Illegal search and seizure. The Fourth Amendment to the U.S. Constitution protects personal privacy, and every citizen’s right to be free from unreasonable government intrusion into their persons, homes, businesses, and property — whether through police stops of citizens on the street, arrests, or searches of homes and businesses.
No knowledge of the conspiracy. In order to make a person liable for criminal conspiracy as a co-conspirator, he/she must have knowledge of the existence of the conspiracy and knowledge of the illegal object of the conspiracy. However, a person having no knowledge of a conspiracy cannot be considered a conspirator. In other words, a person’s connection with a conspiracy cannot be legally established without his/her knowledge or concurrence.
Abandonment and withdrawal from conspiracy. Abandonment and withdrawal is an affirmative criminal defense that arises when a defendant asserts that he or she never completed, or was not involved in, a criminal act because he or she abandoned or withdrew from the act prior to it happening. Abandonment and withdrawal is an affirmative defense, which means that the burden is on the defendant to show that he or she met all of the requirements for a successful withdrawal from the crime.
Overt act. Federal drug conspiracy charge statutes require the government to prove that the defendant engaged in an “overt act” to further the conspiracy, but a drug conspiracy charge merely requires the government to prove that the defendant joined the conspiracy. If the defendant did nothing to further the conspiracy, however, ambiguity about whether the defendant actually joined the conspiracy can provide the defendant with a defense.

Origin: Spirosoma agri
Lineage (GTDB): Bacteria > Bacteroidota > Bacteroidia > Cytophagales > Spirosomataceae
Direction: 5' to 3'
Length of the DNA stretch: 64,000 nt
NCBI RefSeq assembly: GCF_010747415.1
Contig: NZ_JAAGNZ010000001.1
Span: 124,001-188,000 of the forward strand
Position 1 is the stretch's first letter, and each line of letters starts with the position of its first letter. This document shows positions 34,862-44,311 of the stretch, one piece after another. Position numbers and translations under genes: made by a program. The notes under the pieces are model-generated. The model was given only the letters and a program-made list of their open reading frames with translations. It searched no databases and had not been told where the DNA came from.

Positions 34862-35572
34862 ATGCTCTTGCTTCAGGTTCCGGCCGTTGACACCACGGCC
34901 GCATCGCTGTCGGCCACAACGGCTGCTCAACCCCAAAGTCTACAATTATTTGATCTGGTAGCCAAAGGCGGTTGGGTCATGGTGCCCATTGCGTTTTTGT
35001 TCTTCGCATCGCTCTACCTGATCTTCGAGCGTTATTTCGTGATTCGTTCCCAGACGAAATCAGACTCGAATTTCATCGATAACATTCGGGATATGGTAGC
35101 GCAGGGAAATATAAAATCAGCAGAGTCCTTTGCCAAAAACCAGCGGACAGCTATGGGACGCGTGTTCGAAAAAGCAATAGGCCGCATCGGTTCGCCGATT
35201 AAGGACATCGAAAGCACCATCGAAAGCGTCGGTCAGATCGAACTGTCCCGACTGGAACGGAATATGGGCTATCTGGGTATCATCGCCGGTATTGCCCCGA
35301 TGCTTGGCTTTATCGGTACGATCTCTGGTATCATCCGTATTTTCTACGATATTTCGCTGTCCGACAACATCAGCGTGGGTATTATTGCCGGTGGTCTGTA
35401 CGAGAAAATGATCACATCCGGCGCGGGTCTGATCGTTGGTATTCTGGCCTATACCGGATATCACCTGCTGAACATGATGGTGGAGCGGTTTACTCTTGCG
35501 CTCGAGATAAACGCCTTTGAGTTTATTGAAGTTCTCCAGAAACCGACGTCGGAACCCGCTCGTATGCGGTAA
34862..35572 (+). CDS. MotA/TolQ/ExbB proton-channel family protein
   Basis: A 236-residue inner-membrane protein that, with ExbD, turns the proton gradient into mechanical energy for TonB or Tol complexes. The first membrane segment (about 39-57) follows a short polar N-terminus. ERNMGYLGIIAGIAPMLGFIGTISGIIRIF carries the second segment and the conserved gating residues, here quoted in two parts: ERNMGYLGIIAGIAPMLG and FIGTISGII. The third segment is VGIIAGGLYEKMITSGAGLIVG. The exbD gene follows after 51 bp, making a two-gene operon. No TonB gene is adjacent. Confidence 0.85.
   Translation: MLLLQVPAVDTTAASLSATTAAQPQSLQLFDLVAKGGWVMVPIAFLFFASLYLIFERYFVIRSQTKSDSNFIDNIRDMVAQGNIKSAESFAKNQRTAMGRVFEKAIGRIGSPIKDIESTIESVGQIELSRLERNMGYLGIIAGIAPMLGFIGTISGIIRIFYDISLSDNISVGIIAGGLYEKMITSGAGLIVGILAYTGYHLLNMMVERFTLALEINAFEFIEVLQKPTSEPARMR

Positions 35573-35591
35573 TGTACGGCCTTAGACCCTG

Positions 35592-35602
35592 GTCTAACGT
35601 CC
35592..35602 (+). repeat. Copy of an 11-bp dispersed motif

Unreliable witnesses. For defendants, the key to a solid defense is often dependant on successfully attacking the government’s witnesses. Much of the government’s circumstantial evidence is typically provided by unreliable and biased witnesses with something to gain in exchange for their testimony.
It is also common for government witnesses to be alleged co-conspirators, alleged customers, or jailhouse informants who have been given deals in the form of reduced charges and/or jail time. Generally, it is necessary to attack these witnesses by determining the answers to the following questions:
- What is the bias of the witness?
- Does the witness have a criminal record?
- Has the witness been offered a deal of any kind?
- What does the witness stand to gain from offering their testimony in this matter?
- Was the witness actually there, at the scene of the alleged crime?
Having an experienced criminal defense attorney by your side in these types of cases is crucial. Having the experience and ability to effectively discredit a government witness at trial is the key to having a better chance at winning many types of drug conspiracy cases. I use my trial experience and knowledge of the government’s tactics to help defend my clients every day in the state of Pennsylvania. If you are facing criminal charges, please contact the Fishman Firm. I have the experience to mount a winning strategy.